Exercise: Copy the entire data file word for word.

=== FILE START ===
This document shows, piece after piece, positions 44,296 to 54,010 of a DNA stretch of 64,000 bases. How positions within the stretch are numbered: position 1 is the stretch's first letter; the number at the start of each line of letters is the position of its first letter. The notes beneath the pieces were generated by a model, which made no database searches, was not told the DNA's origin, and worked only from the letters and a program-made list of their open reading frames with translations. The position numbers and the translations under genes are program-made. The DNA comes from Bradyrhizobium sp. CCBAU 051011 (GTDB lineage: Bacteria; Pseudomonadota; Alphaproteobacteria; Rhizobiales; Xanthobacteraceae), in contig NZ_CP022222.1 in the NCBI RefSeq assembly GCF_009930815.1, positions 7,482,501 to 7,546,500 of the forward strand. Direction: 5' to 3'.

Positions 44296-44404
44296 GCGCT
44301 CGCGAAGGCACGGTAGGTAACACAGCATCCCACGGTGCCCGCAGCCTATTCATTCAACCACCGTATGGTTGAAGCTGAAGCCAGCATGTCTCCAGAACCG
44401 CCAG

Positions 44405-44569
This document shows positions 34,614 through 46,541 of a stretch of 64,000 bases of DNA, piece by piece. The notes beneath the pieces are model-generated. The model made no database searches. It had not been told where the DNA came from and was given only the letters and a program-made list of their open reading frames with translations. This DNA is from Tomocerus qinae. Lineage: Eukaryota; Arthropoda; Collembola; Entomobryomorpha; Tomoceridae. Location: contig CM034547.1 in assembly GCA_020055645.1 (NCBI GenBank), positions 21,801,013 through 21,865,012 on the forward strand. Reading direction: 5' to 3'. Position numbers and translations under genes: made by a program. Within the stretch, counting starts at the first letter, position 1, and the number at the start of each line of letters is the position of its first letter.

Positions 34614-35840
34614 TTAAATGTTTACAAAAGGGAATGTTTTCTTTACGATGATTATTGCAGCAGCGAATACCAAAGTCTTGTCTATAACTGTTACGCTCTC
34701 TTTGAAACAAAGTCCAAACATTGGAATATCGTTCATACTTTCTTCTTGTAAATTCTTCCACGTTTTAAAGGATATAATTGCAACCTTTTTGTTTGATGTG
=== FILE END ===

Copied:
This document shows, piece after piece, positions 44,296 to 54,010 of a DNA stretch of 64,000 bases. How positions within the stretch are numbered: position 1 is the stretch's first letter; the number at the start of each line of letters is the position of its first letter. The notes beneath the pieces were generated by a model, which made no database searches, was not told the DNA's origin, and worked only from the letters and a program-made list of their open reading frames with translations. The position numbers and the translations under genes are program-made. The DNA comes from Bradyrhizobium sp. CCBAU 051011 (GTDB lineage: Bacteria; Pseudomonadota; Alphaproteobacteria; Rhizobiales; Xanthobacteraceae), in contig NZ_CP022222.1 in the NCBI RefSeq assembly GCF_009930815.1, positions 7,482,501 to 7,546,500 of the forward strand. Direction: 5' to 3'.

Positions 44296-44404
44296 GCGCT
44301 CGCGAAGGCACGGTAGGTAACACAGCATCCCACGGTGCCCGCAGCCTATTCATTCAACCACCGTATGGTTGAAGCTGAAGCCAGCATGTCTCCAGAACCG
44401 CCAG

Positions 44405-44569
This document shows positions 34,614 through 46,541 of a stretch of 64,000 bases of DNA, piece by piece. The notes beneath the pieces are model-generated. The model made no database searches. It had not been told where the DNA came from and was given only the letters and a program-made list of their open reading frames with translations. This DNA is from Tomocerus qinae. Lineage: Eukaryota; Arthropoda; Collembola; Entomobryomorpha; Tomoceridae. Location: contig CM034547.1 in assembly GCA_020055645.1 (NCBI GenBank), positions 21,801,013 through 21,865,012 on the forward strand. Reading direction: 5' to 3'. Position numbers and translations under genes: made by a program. Within the stretch, counting starts at the first letter, position 1, and the number at the start of each line of letters is the position of its first letter.

Positions 34614-35840
34614 TTAAATGTTTACAAAAGGGAATGTTTTCTTTACGATGATTATTGCAGCAGCGAATACCAAAGTCTTGTCTATAACTGTTACGCTCTC
34701 TTTGAAACAAAGTCCAAACATTGGAATATCGTTCATACTTTCTTCTTGTAAATTCTTCCACGTTTTAAAGGATATAATTGCAACCTTTTTGTTTGATGTG